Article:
Paulo Freire’s critical consciousness

Paulo Freire

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Paulo Freire, a Brazilian, who lived between 1927 – 1997, is still popular for his revolutionary ideas about adult education, particularly with “critical consciousness”. He was a “pedagogue”; the term, according to dictionaries, refers to someone who goes by-the-book.

He became influential with his community work in educating adults and published his seminal work -“The pedagogy of the oppressed” – in 1970. You can have free access to the book through this link;

He metaphors the traditional classroom teaching method to the “banking” concept in which the teacher “deposits” knowledge into the student’s head and the students, in turn, are expected to use it, probably with some adaptations depending on the context.

Sounds familiar?

Anyway, what is wrong with that?

“Education for liberation”

Freire theorized the purpose of education as to “liberate human potential” and education is a part of the process.

The purpose of education should be to liberate human potential”.

Paulo Freire

Dialogue versus discussion

The meanings of these two words contrast each other. Oscar Graybill and Lois Brown Easton explain, citing Robert Garmston and Bruce Wellman (1999), the difference between the dialogue and discussion as follows;


Dialogue engages the participants to gain an understanding of the topic without the “pressure” of arriving at a decision. In a dialogue, we can hear frequently the “why” questions and the phrases such as, “I am wondering”, “I am curious”, “I am interested”, and “what if” etc.

A dialogue may result in action to gain further understanding such as conducting a survey, focus group discussions, interviews, etc.

We can plan a dialogue by giving the topic beforehand, setting ground rules and guidelines for the event. To learn more about this, I recommend reading the post I cited above.


Discussion is a talk with the purpose of arriving at a decision; it may begin with brainstorming ideas and exploring possibilities. However, later the discussants will choose sides, similar to a debate, and attempt to arrive at a decision. It will not build on ideas and frequently mentions one’s opinions and holds on to them.


The praxis is another term used by Freire. It is not enough to have a dialogue to understand reality. We must act upon and reflect to experience reality.

According to Keith Popple and Anne Quinney in their paper says that Freire found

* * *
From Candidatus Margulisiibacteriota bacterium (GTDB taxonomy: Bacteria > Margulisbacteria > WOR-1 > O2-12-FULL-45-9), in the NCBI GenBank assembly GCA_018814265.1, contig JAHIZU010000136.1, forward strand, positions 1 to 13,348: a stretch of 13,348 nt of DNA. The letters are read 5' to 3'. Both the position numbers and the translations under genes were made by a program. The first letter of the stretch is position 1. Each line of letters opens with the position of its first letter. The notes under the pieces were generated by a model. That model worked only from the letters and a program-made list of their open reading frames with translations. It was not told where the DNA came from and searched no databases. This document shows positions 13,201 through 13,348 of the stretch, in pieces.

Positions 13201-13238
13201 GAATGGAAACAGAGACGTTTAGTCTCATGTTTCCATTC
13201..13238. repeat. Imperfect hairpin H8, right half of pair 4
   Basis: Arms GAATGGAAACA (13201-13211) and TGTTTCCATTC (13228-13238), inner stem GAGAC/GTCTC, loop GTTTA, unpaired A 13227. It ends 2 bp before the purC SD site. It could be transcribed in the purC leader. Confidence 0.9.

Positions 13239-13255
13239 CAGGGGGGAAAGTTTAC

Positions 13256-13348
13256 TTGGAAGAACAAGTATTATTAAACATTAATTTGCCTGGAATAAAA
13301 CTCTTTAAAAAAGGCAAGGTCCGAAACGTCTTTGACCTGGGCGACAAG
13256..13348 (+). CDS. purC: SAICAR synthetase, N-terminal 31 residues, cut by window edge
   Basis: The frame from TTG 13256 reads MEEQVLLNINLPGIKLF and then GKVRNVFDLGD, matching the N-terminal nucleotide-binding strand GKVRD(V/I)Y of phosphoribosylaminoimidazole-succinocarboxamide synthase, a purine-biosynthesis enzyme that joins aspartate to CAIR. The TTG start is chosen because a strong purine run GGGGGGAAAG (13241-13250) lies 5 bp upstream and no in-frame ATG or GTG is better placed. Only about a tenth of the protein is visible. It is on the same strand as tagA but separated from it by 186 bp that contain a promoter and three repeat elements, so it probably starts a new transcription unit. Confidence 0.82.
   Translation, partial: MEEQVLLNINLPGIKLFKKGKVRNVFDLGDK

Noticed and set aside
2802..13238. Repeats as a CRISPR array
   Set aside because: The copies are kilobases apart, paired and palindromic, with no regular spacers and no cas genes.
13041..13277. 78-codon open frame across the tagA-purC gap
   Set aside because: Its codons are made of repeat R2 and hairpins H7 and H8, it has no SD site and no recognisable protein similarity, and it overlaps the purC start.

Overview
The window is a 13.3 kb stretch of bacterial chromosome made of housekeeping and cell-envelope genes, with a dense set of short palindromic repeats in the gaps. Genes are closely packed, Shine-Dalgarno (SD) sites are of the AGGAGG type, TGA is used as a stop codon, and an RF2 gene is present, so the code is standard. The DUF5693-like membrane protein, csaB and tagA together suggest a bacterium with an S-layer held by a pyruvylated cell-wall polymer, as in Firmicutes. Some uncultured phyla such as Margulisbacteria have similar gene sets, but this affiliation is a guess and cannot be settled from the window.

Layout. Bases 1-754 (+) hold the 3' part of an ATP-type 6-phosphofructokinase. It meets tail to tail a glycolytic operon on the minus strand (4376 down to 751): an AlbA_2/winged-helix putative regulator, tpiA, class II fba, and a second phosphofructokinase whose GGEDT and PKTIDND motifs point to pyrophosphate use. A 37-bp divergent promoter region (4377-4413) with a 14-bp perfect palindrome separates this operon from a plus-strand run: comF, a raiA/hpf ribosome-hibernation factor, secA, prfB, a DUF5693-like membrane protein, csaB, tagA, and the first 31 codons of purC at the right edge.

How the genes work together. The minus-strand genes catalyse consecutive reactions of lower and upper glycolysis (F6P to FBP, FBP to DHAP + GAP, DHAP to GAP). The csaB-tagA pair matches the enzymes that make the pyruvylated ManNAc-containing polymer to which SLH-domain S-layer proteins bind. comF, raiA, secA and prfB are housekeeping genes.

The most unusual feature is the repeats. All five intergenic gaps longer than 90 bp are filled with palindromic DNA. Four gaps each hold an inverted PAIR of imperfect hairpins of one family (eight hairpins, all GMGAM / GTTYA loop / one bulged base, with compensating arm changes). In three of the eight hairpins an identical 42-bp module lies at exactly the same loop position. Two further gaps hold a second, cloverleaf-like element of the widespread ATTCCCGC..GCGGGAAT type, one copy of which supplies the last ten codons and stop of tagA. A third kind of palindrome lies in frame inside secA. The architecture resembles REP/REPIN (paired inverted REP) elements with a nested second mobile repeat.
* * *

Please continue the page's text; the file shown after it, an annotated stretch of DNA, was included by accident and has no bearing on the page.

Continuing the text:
Culture of silence

He relates the problem of this “banking” concept to the “culture of silence”. In other words, the process ensures the maintenance of the status quo and may only result in a very limited form of system improvement. He uses here a very strong language: the method allows the oppressor to continue the oppression onto the oppressed.

So, what exactly was the Freire’s prescription?

His prescription for teaching is grounded on “liberation” from oppression; he preaches that education should liberate the learner. How could we do that, according to him?

That is when he brings forward the concept of “critical consciousness”.

Critical consciousness

To begin with, the teacher should acknowledge that the learner does not attend with an empty bank account.

The learner should not be considered an empty vessel.


The learner brings a wealth of ground-level experience and some knowledge into the discussion; it should be respected. After all, they are the ones who are going to use the “new” knowledge in real life. It needs to be merged and adapted. Therefore, they need to be consulted. While I was working at the Health Promotion Bureau, I used to name the “training” sessions for health education officers and other healthcare professionals as “consultative meetings”. And, I made sure that the “class” arrangement in a circular fashion, not as a traditional classroom. These things matter, in fact, matters a lot. I even explained why I did that.

The above preparations set the ground for the next step; knowledge should be produced during the interaction between the facilitator and the participants. Ideally, it needs to be problem-based learning. During my time I always encouraged the participants to carry out the presentations. They came with their preparations based on the topics that we agreed upon prior to the session. In fact, these were self-reflective encounters promoting “critical consciousness”. It always boosted their self-esteem as well as entered into a dialogue about how we need to meet real-life challenges.

How to design workshops

While I was researching about Paulo Freire and his work, I stumbled on this link that describes how to run a workshop based on his concepts;

Paulo’s influence seems to have spread all over the world; several institutions, organizations, and projects have been launched under his name. one of them is here:

In fact, Freire’s critical consciousness is almost similar to the following quote by Lao Tsu (China 700 BC).

Live with them,

Love them,

Start with what they know,

Build with what they have,

But with the best leaders

When the work is done,

The task accomplished,

The people will say, “We have done this ourselves” –

– Lao Tsu (China 700 BC)

from Goodreads

Author: Prasantha De Silva

A specialist in Community Medicine board-certified in Sri Lanka and a research analyst in Canada

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